08 February, 2013

The wreck of the Costa Del Fuego

In March last year, during a family ride along the Barwon through Geelong, we came across a vessel with the impressive name of the Costa Del Fuego. Contrary to what you might imagine, this was not an impressive motor launch or even a relic of the Barwon's 19th century past. It was in fact, a traditional Aussie raft, constructed from wooden pallets lashed to 44-gallon drums.

The Costa Del Fuego, March, 2012
Of course, I blogged about the Costa Del Fuego at the time, but over the intervening months continued to keep an eye on it. I soon discovered that it was moored on the east bank of the river, just below the Queen's Park Bridge, where it remained - with it's canopy lowered - for some weeks.
Moored at Queen's Park, May, 2012
I noticed eventually however, that the raft was no longer at its mooring. Nor did I ever see it in use again. Following minor flooding events first in May and then in August, I was out walking with the kids in early October, when I once again spotted the Costa Del, wedged amongst the willows just below the breakwater.

Under the willows at Breakwater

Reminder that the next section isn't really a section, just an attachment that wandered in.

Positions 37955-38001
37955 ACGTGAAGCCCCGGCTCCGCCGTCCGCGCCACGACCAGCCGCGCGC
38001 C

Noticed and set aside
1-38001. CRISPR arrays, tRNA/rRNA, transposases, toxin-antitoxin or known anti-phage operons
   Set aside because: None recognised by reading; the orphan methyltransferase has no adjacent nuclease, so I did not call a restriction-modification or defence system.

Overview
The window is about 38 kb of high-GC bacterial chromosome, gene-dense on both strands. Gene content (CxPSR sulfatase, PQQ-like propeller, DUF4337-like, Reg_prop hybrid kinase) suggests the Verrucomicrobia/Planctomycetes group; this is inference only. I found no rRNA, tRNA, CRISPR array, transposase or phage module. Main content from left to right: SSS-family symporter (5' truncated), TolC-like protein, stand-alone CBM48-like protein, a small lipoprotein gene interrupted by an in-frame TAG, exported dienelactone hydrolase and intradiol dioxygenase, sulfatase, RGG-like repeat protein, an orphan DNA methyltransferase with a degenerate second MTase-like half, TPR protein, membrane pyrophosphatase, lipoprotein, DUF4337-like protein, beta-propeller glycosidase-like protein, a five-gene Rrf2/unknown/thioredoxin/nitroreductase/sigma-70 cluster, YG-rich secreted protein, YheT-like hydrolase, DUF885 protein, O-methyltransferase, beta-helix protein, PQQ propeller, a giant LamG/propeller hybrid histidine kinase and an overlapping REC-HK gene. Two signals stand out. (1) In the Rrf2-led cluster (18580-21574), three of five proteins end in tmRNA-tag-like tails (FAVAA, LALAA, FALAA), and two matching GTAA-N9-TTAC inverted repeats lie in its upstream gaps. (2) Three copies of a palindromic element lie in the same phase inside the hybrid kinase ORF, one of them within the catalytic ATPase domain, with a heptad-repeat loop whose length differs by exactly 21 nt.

It was a little the worse for wear and certainly did not appear to have seen recent use. I could not tell whether it had wound up here, swept down by the earlier flood waters or whether it had been moved to this location (although I suspect the water may not have been deep enough to carry it over the break). Regardless, there it was and for some time, there it stayed.
Once again, I did not notice exactly when it disappeared, but when we took to the water at Breakwater for our first excursion downriver in the kayaks, it was not long before we came across some familiar remains.
The skeleton of the Costa Del Fuego and a White-faced Heron
Sadly, it bore only a passing resemblance to the proud vessel it had once been, with the three remaining drums held together by a few bent spars and pieces of the pallets strewn on the bank. The whole was overseen by a White-faced Heron which was standing guard atop one of the drums.
As of late January and my most recent foray down from the break, the skeletal remains were still languishing on the bank.
Fortunately for the cause of youthful initiative, the Costa Del Fuego is not the only example of its kind which I have seen in recent times. On 19th January as we paddled up from Baum's Weir to Merrawarp Road and back, I came across another raft. It also was a timber structure kept afloat by 44-gallon drums. Unfortunately for me, distance and a reasonable breeze made focusing difficult so, the shot is not the best, however I was able to capture a couple of images of the unknown craft.
Raft downstream of Merrawarp Road
Finally, in the interests of furthering the cause of the humble 44-gallon drum as it relates to Australian culture and technology, I offer the following example, seen on farmland above the lower breakwater:
The versatility of the 44-gallon drum

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